Returning to a theme on which I’ve been harping for a long time, The Guardian has reported that, over the course of a decade, less than 2% of authors and illustrators for children’s fiction were people of colour. According to a report by BookTrust, 2017 was the least diverse year for children’s fiction since 2009, with just 5.58% of creators in the category belonging to the black, asian, and minority ethnic (BAME) group. Given that 13% of the overall UK population identified as BAME in the most recent census, the lack of appropriate representation is stark and problematic.
I wrote a couple of weeks ago about the need to demand diversity in literature, with readers positioned to support trends in representation through their book buying habits. Representation in literature is an ongoing problem but it is even more concerning when light is thrown on the inadequate diversity of children’s fiction. Whether book lovers or not, the educational system forces children to confront fictional representations of the world around them. As a child, books play a major part in how we learn about experiences outside of the restrictive vision of our own lived encounters. Failing to interact with characters or situations that jive with our own identity is, therefore, implicitly indicative that we are not worth representation or consideration. My entire series on bibliotherapy is premised upon the science that shows how literature can rewire our brain, allowing us to consider and ‘practice’ our responses to scenarios before they present in the real world. Fiction develops our empathy and compassion, both as directed outward and the kind that we turn upon ourselves. It allows us to see ourselves but also choose who we want to be. As someone who has grappled with mental illness from a very young age, I can only wish that my experiences had been represented in fiction. Had they been, it might not have taken me until my mid-20s to seek the help that I needed. And I may not have spent much of my life believing that I was simply ‘made wrong’.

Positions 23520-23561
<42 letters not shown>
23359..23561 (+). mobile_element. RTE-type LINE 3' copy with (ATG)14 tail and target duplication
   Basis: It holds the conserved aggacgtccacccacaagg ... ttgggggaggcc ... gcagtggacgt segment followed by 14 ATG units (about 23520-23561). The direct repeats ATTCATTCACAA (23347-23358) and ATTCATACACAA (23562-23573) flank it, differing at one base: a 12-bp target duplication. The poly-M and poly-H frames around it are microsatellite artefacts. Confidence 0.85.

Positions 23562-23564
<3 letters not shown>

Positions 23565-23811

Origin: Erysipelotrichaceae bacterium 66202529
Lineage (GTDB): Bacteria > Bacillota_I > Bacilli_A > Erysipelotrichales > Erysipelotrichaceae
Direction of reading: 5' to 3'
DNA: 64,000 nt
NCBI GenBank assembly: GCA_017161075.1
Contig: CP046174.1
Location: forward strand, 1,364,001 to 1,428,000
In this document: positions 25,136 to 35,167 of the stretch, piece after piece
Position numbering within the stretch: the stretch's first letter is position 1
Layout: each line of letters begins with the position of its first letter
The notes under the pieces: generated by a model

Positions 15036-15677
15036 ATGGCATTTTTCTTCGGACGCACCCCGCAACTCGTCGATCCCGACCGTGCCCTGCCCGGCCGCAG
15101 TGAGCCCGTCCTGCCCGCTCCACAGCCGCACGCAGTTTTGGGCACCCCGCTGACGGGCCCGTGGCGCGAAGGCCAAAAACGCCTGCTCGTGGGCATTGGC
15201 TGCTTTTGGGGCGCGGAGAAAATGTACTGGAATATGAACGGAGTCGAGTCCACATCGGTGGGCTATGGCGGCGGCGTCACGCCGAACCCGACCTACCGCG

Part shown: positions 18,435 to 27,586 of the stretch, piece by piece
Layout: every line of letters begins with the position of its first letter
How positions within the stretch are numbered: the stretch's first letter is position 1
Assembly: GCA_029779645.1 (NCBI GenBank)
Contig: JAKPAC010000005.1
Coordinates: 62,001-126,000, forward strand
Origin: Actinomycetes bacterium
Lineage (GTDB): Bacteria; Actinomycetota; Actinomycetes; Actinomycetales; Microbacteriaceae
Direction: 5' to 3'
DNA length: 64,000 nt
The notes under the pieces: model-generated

Belonging to minority groups at a time as politically and socially divisive as our own places an incredible amount of stress on the need for fiction – both children’s and adult’s – to meet a responsibility to diversity. Books have a significant role to play in the early formation of a child’s understanding of the world around them – and it is no longer adequate to repeat Toni Morrison’s famous instruction that “if there is a book that you want to read, but it hasn’t been written yet, you must be the one to write it.” While there will always be more books to write and likely never sufficient representation across all experiences, we must demand better. No child should look to a book expecting a mirror and finding, instead, a blank wall.